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Conference shows how to walk the talk

first_imgConference shows how to walk the talkOn 1 May 2003 in Personnel Today Comments are closed. Previous Article Next Article Related posts:No related photos. Billed as Europe’s premier event on the subject, e-learning London has manypractical ideas on putting methods into action. Simon Kent takes a tourAccording to Charles Jennings, training 10,000 global employees on acompliance course would take more than eight years if delivered throughclassroom-based training. The same outcome can be achieved in just six monthsif e-learning is used. Jennings is head of internal training and global learning at Reuters, and isone of the speakers at the two-day e-learning London Exhibition and Conferencein June. One of the main themes is a focus on the integration of e-learning intocompany training programmes. The importance of such integration has increasedas the ability to accurately assess e-learning projects has improved. Jenningsis one of nearly 50 industry experts and practitioners who will be giving theirviews and sharing their experience of e-learning during the two-day event. Hewill be contributing to a Day One seminar on implementation entitled ‘Measuringe-learning effectiveness and return on investment’ (12.35-13.50) alongsideNigel Marsh, head of e-learning at Royal Mail. Hot topic Implementation is one of four over-arching themes featured in the conferenceseminars. The other three themes are strategy; training and competence forcompliance; and content and design. Every day there is also a free ‘hot topic’ session. For example, independentconsultant Nick Rushby will advise delegates on how to find their way throughthe maze of industry standards on Day One (16.15-16.45) while training anddevelopment manager Jean Whitehouse and project officer Simon Atkinson, bothfrom the Open University, will explore the concept of ‘learners as customers’on Day Two (15.15-15.45). Day Two also sees a free session dedicated to e-learning in the publicsector (11.30-12.45) in which Keith Whitburn, project manager at the NationalPatient Safety Agency and Bob Murrock, e-learning consultant at the DWP PensionService, will discuss the value and practicalities of e-learning programmeswithin the Government environment. While the public sector session will no doubt stimulate great interest onDay Two, the double session on training and competence for compliance will beof most importance to delegates on Day One. Running from 13.30-14.45 and15.15-16.30, the first session will address the importance of high- qualitycontent in achieving effective training compliance online, while e-auditingwill come under the spotlight in the second. Case studies will be used toillustrate how e-learning systems can assess and prove compliance across aworkforce. The issue of compliance is not simply the concern of the financial sector,and the conference illustrates this clearly by taking case studies fromcompanies such as NTL Group, British Energy, Zurich and Royal & SunAlliance. The opening address on each day is free to delegates and promises to give atimely and comprehensive insight into current thinking on e-learning. Theconference opens with Dr Saul Carliner, US author of Designing e-Learning andAn Overview of Online Learning. Carliner has an international reputation andhas worked with companies including IBM, Microsoft and 3M. Addressing the issue of fitting e-learning into the business as a whole(10.10-10.55 on Day One), Carliner takes the view that without engagingcontent, learners will not fully participate in an e-learning programme.Consequently, without that full participation, companies will never achieve thefull return from their e-learning investment. Quality and costs Dr Betty Collis, Shell professor of networked learning at the Netherlands’University of Twente, is the opening keynote speaker on Day Two (10.10-10.55).She will draw on recent research across more than 2,000 companies carried outto assess the effectiveness of e-learning. In her session ‘A new economy fore-learning’, she will explain the indicators of quality and costs fore-learning and discuss whether blended learning represents the way forward forcorporate training or is simply a predictable backlash against technology-basedtraining resources. “We have found many companies have spent large sums creatingcomprehensive technical platforms to deliver e-learning, but have not reallyused the collaborative learning approach within that framework as yet,”she says. “We regard the e-learning medium as a tool at our disposal which shouldbe used alongside a variety of media to provide an integrated solution tolearner’s needs.” The strength of the conference lies in the fact that delegates will have thechance to understand how current theories and cutting-edge approaches totechnology-based learning work in practice. Cherie Holland, e-learning managerat Unilever, will be speaking on Day Two as part of a content and designsession on stimulating learning through virtual communities (14.45-16.00). Echoing Dr Collis’ ideas on taking an integrated approach to learning, shenotes achieving truly blended learning in her organisation has even meantpaying attention to the terminology of training interventions. “We use e-learning extensively for various course modules although weare careful to avoid categorising our courses as ‘e-learning’, as usually onlyone part of a course will be undertaken in a virtual environment,” shesays. She continues: “We have also found that where applicable, we can useonline communities to support and reinforce learning that is beingundertaken.” Challenges and rewards Holland shares this session with two speakers from Sheffield HallamUniversity – Paul Helm and Louise Thorpe of the Learning and TeachingInstitute, who will also explore the challenges and rewards of creating anonline learning community. At a time when economic conditions are putting real pressure on companies tomaximise their performance and reduce costs, e-Learning London is the idealevent to gain knowledge of the opportunities and challenges created by learningtechnology. There is unprecedented enthusiasm for the method and its ability to delivercritical skills directly to the people who require them at a time and placeappropriate to their own unique circumstances. There is also an amount of hype around the subject – assumptions that thelatest technology must be the most effective and that any implementation willbring benefits to an organisation. E-Learning London offers a unique andpowerful blend of cutting edge views and case studies to help the trainingfunction get the most from every new initiative. Exhibition highlightsBalance Learning(www.balancelearning.co.uk), the first dedicated blended learning publisher,will be demonstrating its new software system to manage blended learningprogrammes. The Dimension Manager enables trainers to survey student needs,schedule and monitor the completion of e-learning, develop customised classroommaterials and plan and assess post course activities undertaken as part of aBalance Learning programme. ebc (www.ebc.co.uk) will beshowing its latest work in video, CD-Rom and internet/intranet-deliveredlearning solutions. Producers of custom-built learning solutions, and capableof helping organisations create online learning communities, the company’schief learning architect, Robin Hoyle will be chairing a strategy conferenceseminar on training a sales force via e-learning. (Day Two,12.45-14.00).Impatica Inc(www.impatica.com) will demonstrate its range of desktop tools designed to givesubject matter experts the ability to create engaging online contentdeliverable to Java-enabled computers without the need for additional plug-ins.Impatica On Cue was launched in December 2001 and the exhibition will see theshowcasing of version 2.5. OnCue enables the production and delivery ofsynchronised video together with PowerPoint presentations and offers featuresincluding searchable text, dynamic indexing and navigation. Impatica also hastools to enhance the delivery of material created in Macromedia Director.Logicom (www.luk.net) has useda leading games engine to power a unique interactive training environment. Thesolution uses a CBT platform but goes further than simply replicating a virtualworld and can adjust to influences in ‘real time’. Users find the environmentengaging since they can learn through discovery. At the same time, all theactions of trainees can be recorded, enabling the trainer to provide livefeedback or material for use at review. The technology can also give numeroususers access to a shared environment, opening up the possibility of team-basedlearning.Walkgrove (www.walkgrove.co.uk) is a one-stop shopsupplier of training materials. Offering bespoke solutions, the company offerspaper-based materials, CBT and online delivery methods according to the demandsand practices of their clients. The company won a Wolce Award for BlendedSolution of the Year 2002 and Bryan Hopkins, consultant with the company, willbe chairing the Content and Design conference session on DIYe-learning  – creating your own content.  (Day Two, 11.15-12.30).– The exhibition also provides anopportunity for delegates to improve their own personal networks and stayinvolved with the ongoing debate and research in the field of e-learning. TheForum for Technology in Training (www.forumtt.org.uk) seeks to improve the useof technology-based learning through sharing experiences and ideas. The BritishAssociation of Open Learning (www.boal.co.uk) will also be in attendance. Thisorganisation provides a cross-sector view of all methods of open learning, fromconventional distance learning techniques to the latest in e-learning practice.e-Learning LondonBusiness Design Centre, 52 Upper Street, Islington, London N14 June 2003 – 10.00-17.00pm5 June 2003 – 10.00-16.00pmGetting therePublic transport recommended, although there are car parks onsite and approximately a 5-minute walk away.Nearest tube: Angel (Northern Line, City Branch), also12-minute walk from Highbury and Islington (Victoria Line)Buses: 4, 30, 38, 43, 73, 171a & 214Booking: 020 8394 5131www.e-learningevent.comlast_img read more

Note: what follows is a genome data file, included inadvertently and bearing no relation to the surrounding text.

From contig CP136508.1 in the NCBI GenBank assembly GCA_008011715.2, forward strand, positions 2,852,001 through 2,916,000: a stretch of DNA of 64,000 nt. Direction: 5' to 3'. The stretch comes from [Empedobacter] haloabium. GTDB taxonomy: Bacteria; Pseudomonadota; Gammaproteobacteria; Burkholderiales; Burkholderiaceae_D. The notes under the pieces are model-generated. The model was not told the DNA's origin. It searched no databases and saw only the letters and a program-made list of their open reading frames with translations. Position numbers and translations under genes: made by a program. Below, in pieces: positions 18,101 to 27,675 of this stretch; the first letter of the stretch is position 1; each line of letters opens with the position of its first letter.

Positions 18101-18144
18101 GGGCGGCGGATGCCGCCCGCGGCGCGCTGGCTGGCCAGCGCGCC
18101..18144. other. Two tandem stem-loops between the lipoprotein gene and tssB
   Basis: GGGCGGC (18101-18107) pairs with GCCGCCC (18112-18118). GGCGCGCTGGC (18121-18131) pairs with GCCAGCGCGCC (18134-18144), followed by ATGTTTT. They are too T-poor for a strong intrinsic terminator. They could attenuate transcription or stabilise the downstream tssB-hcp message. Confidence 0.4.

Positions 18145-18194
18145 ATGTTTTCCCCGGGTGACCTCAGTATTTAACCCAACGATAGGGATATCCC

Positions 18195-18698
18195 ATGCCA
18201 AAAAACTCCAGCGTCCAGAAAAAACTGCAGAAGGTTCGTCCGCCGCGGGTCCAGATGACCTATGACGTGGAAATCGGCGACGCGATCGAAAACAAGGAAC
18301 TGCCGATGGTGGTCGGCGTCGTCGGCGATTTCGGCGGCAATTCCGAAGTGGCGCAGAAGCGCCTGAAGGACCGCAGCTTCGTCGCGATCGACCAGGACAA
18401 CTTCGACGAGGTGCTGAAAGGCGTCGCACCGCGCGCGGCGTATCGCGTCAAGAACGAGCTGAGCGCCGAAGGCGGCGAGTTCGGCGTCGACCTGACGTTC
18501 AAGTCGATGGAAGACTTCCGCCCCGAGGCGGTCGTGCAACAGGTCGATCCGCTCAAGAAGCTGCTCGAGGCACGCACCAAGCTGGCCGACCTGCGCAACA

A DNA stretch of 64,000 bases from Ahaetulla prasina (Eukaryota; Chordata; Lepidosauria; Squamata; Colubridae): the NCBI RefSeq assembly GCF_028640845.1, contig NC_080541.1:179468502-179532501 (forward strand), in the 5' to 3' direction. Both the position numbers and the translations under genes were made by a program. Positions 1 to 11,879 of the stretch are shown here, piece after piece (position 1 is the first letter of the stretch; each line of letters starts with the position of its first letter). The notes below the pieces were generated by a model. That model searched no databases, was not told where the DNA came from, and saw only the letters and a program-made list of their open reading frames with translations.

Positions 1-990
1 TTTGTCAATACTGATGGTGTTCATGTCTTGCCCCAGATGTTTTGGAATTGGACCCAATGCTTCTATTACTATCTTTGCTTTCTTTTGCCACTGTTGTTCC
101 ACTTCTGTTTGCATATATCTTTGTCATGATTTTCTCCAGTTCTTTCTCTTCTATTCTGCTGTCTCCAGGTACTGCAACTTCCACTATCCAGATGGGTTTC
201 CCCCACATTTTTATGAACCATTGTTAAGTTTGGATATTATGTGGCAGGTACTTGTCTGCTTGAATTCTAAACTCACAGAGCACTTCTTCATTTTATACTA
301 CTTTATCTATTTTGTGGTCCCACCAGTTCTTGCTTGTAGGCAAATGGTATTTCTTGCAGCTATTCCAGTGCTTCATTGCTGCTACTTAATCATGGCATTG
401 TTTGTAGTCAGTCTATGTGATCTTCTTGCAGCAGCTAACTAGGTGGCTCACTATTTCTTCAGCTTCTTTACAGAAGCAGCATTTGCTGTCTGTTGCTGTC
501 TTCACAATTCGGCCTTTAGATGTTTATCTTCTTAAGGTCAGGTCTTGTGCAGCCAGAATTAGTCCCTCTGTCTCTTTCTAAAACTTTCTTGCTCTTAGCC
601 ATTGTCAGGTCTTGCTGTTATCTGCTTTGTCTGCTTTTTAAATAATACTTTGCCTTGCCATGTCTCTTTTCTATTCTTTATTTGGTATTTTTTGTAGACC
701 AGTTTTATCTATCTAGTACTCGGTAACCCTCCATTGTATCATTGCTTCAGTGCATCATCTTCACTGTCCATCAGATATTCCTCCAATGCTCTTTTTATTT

Russia: Navy to Get Three Vamped Submarines in 2012

first_img View post tag: News by topic View post tag: get View post tag: construction ship Share this article View post tag: 2012 View post tag: Vamped Back to overview,Home naval-today Russia: Navy to Get Three Vamped Submarines in 2012 May 29, 2012 Russia: Navy to Get Three Vamped Submarines in 2012 View post tag: Navy Industry news View post tag: Submarines View post tag: three JSC Zvezdochka Ship Repair Center will deliver three repaired and modernized submarines to Russian Navy…(rusnavy)[mappress]Source: Russian Navy, May 29, 2012; Image: ops View post tag: Navallast_img read more